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The Voyage of the Beagle Free download Ö 5 ç [Reading] ➬ The Voyage of the Beagle ➳ Charles Darwin – Horticulturetrader.co.uk Charles Robert Darwin was een Engels autodidact op het gebied van natuurlijke historie biologie en geologie Darwin ontleent zijn roem aan zijn theorie dat evolutie van soorten wordt gedreven dooEre leven was gewijd aan het onderzoeken en classificeren van de op zijn reis verzamelde voorwerpen en het was onder andere dankzij dit onderzoek dat hij op zijn theorie over het ontstaan van soorten kwam Darwins werk zorgde voor een revolutie binnen de wetenschap maar had ook invloed op maatschappij filosofie en religie De acceptatie van evolutie zette de mens neer als een diersoort onderdeel van de natuur in plaats van een boven de natuur staande levensvorm Samen met de erfelijkheidsleer van Mendel vormt Darwins evolutietheorie tegenwoordig de basis van alle biologische kenn. What I wrote in my LJ while I was reading itSo I've started reading The Voyage of the Beagle I've only read a chapter or so so far but it's very enjoyable I just kind of wish I'd paid attention to my geology classes in school It's a lot relaxed and not nearly as self conscious and defensive as TOoS was It's all along the lines of Hi all We arrived on Random Island today The trees are pretty but the people didn't even give us coffee Can you believe it Anyhoo I found a rock that turned out to be bird shit and a octopus spat in my face today Yay It was the happiest moment of my life More tomorrow ByeeeeVery adorable He also keeps hitting things with his geological hammer I'm still reading the VotB as well which really is a bit of an adventure novel not in the least because it really reads like a diary and because Darwin seems to have a healthy sense of humour about himself Every other page he seems to make a fool of himself in some way or another Also he seems surprisingly humble and insecure in his naturalistic findings He records and very tentatively makes links but at this point most of the big work seems to be done by the people he sent his samples back to He also really seems to fanboy Humboldt to be a staunch abolitionist and I am sure he really pissed FitzRoy off when he carried eight or nine dinosaur skeletons on boardAlso another Darwin uote that I just read in the bath The captain at last said he had one uestion to ask me which he should be very much obliged if I would answer with all truth I trembled to think how deeply scientific it would be it was Whether the ladies of Buenos Ayres were not the handsomest in the world I replied like a renegade Charmingly so He added I have one other uestion Do ladies in any other part of the world wear such large combs I solemnly assured him that they did not They were absolutely delighted The captain exclaimed Look there a man who has seen half the world says it is the case; we always thought so but now we know it My excellent judgment in combs and beauty procured me a most hospitable reception; the captain forced me to take his bed and he would sleep on his recadoThis book is too fricking amusingYet Darwin because I might as well keep you updated now We're in Patagonia and have just gone on an upriver hikeboatride to the Cordilleras I've found out I read these books much like I read naval passages in Patrick O'Brian It's not like I skip anything and I get the main gist and it makes sense while I'm reading but I don't actually retain it all by a long long long shot Impressions stay and I learn some new things if only through repetition but a lot of it I lose again almost immediately Darwin keeps referencing Jack Byron's accounts now and I feel so very guilty for not remembering a lot of these things So yes aside from a series of clear impressions and a few remembered names for each region there is disturbingly little I remember Humboldt would have bitchslapped me long agoAt least I have the consolation that Darwin apparently always carried a few books with him to identify species with That eases the sting a bitAlso points to you Wordsworth Editions for not translating the French passages In any case out of all the period accounts by naturalists that I've read so far this is by far the most fun the most entertaining and the most readable I'd recommend it to anyone who wants to play around with this natural science business not in the least because Darwin shows so much of himself Humboldt much as I love him only occasionally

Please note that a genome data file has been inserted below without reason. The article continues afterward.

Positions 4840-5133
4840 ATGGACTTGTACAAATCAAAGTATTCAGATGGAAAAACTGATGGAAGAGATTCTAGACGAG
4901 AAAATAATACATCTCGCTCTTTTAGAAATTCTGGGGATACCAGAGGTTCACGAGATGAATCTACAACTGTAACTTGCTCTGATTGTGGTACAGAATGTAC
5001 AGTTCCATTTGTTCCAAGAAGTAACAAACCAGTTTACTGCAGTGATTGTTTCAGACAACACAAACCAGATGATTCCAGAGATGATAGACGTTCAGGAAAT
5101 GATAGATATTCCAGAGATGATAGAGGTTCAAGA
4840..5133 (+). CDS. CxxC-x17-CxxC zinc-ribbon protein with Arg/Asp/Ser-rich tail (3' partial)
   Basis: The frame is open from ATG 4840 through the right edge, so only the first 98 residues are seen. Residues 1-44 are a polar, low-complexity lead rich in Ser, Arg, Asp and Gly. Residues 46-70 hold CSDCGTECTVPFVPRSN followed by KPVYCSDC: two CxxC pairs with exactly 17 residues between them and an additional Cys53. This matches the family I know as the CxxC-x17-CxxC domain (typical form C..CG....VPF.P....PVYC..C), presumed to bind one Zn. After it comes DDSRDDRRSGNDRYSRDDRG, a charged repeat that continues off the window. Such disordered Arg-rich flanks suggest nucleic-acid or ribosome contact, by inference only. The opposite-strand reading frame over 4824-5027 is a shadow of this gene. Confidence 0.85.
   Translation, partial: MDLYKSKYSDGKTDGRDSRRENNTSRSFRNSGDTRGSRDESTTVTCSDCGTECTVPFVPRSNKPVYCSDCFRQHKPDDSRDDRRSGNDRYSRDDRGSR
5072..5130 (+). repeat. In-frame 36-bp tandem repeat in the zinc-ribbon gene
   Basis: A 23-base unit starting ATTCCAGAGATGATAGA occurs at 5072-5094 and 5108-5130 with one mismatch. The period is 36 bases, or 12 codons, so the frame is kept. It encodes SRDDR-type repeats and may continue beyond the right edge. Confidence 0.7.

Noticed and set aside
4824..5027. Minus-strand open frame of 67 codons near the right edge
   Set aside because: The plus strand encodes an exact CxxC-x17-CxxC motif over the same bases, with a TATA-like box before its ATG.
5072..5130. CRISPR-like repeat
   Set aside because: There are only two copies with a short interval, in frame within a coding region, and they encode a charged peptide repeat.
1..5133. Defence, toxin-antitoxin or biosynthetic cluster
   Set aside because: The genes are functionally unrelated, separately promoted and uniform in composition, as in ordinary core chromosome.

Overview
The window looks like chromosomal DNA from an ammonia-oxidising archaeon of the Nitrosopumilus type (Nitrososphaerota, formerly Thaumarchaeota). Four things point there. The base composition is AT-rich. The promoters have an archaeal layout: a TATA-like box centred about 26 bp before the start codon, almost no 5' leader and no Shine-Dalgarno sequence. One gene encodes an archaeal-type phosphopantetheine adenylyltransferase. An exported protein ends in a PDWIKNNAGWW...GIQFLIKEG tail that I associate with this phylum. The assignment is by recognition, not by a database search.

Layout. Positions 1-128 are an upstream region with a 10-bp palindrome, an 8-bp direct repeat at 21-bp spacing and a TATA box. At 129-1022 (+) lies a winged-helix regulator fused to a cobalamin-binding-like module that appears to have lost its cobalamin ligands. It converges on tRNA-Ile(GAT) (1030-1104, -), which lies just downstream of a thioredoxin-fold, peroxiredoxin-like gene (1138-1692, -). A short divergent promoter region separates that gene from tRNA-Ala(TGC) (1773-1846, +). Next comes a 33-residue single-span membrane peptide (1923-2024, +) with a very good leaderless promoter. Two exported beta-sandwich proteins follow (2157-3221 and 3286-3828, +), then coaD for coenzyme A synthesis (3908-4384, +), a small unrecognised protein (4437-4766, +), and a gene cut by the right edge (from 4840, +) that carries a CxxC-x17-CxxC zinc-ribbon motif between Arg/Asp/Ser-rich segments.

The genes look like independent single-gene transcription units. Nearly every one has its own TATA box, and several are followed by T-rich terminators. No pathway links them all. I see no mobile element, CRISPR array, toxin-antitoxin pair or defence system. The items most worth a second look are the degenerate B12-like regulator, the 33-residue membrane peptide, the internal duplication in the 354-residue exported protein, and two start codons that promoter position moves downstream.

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Charles Robert Darwin was een Engels of the PDF #180 autodidact op het gebied van natuurlijke historie biologie en geologie Darwin ontleent zijn roem aan zijn theorie dat evolutie van soorten wordt gedreven door natuurlijke selectie Het bestaan van evolutie werd nog tijdens zijn The Voyage PDF leven binnen een groot deel van de wetenschappelijke gemeenschap geaccepteerd De acceptatie van natuurlijke selectie als aandrijvend mechanisme liet langer op zich wachten en is tegenwoordig onomstreden Darwin werd gelovig opgevoed en opgeleid volgens de filosofie van de in die tijd Voya. The Beagle was sent on a surveying mission by the Royal Navy; initially it was intended to last three years but it was extended to five and the ship circumnavigated the globe The captain Fitzroy wanted a companion on the voyage and through a convoluted series of events ended up with a youthful Darwin along which so annoyed the official ship's Naturalist who was also the surgeon as was common that he resigned and left at the first port of call part way across the Atlantic Fortunately another surgeon was appointed at the same port Very little of what Darwin wrote actually talks about the oceansthis is because he was no great sailor and spent most of his time aboard acutely seasick Which in turn is why Darwin contrived to spend three out of five years on landAll this and is discussed in an excellent introduction to this edition which has printed the 1st edition abridging Darwin's journal by approx 13 however I'm not sure how to feel about that; have I been saved from really dull stuff that would have made what is a pretty lively book a chore to read Or have I missed out on some interesting material Weirdly having made this 13 chop the original Naval orders for the mission are included along with Fitzroy's essay attempting to reconcile the Bible specifically the Deluge ie the Noah story with contemporary geology Even weirdly both of these appendices are worthwhile The mission orders are very practical and sensible and as specific as practicable and not as I imagined they would be vague and bureaucraticFitzroy's essay reminded me of the kind of thing that went on in Oxford and Cambridge in the Middle Ages where people devoted themselves primarily to attempting to reconcile reality with the Classical philosophers and the Bible deploying a lot of casuistry and not much else for the most part Roger Bacon being a notable exception and look what happened to him yep locked up by he Church for practising black magic The fact is that even at the time of Beagle's voyage it was clear that the Earth had to be orders of magnitude older than the historical record with Genesis taken at face value suggested and literal belief in the Bible particularly the Old Testament was crumbling amongst the educated scientists Christianity itself was still axiomatic for most however and Darwin no exception at the time as cannot be mistaken from this bookGetting back to Darwin and his book the Voyage is a rarely dull often vivacious account not only of the flora and fauna Darwin encounters but also of the geology people and societies he encounters too the latter providing most of the funny and dramatic moments of which there are many I cannot recommend it to people uninterested in geology and biology however Readers who cannot cope with such entries as a detailed theory of the formation of coral reefs still considered correct as far as it goes I believe will get bogged down uite often That said anyone who has successfully waded through The Origin of Species will find this an easy ride by comparisonDarwin displays an interesting blend of progressive attitudes eg anti slavery and typical of his day Victorian Christian notions eg Christian Western Europe is the pinnacle of human societies whilst observing on the many different nations and cultures he encounters alongside the wildlife and geology Apparently the people of Tierra Del Feugo are the least improved on the planetWhat you won't find here is a theory of evolution the uestion of the origin of species arising only a few times and then very obliuely

review The Voyage of the Beagle

The Voyage of the BeagleGe of the eBook #9734 in Engeland gangbare natuurlijke theologie die religie en weten schap verenigde Dankzij de waarnemingen en ontdekkingen die hij in de loop van zijn leven deed ging hij echter steeds meer twijfelen over zowel de gangbare ideeën over soortvorming als zijn persoonlijke geloof Tijdens een onderzoeks reis met het schip de Beaglebezocht Darwin Zuid Amerika Australië het zuiden van Afrika en diverse eilandengroepen in de Grote en Indische Oceaan Op al deze plekken bestudeerde hij de plaatselijke dieren planten fossielen en geologie Een groot deel van zijn verd. Darwin's own account of the now almost legendary five year voyage of the Beagle is an entertaining illuminating and fascinating read Darwin writes with such enthusiasm that it's difficult not to be swept up in the journey and the remarkable things he witnessed and studied as he circumnavigated the globeThe only thing I found slightly disappointing was Darwin's attitude towards some of the peoples or as he refers to them 'savages' he interacted with on his trek Darwin was famously anti slavery but it becomes painfully clear in the reading of this book that he did not object to slavery because he saw slaves as eual human beings suffering a horrific injustice but rather he objected to slavery in the same way somebody today might object to cruelty to animals He took pity on slaves but he still regarded them as lesser beings His views may have been progressive for his time but perhaps unrealistically I'd hoped for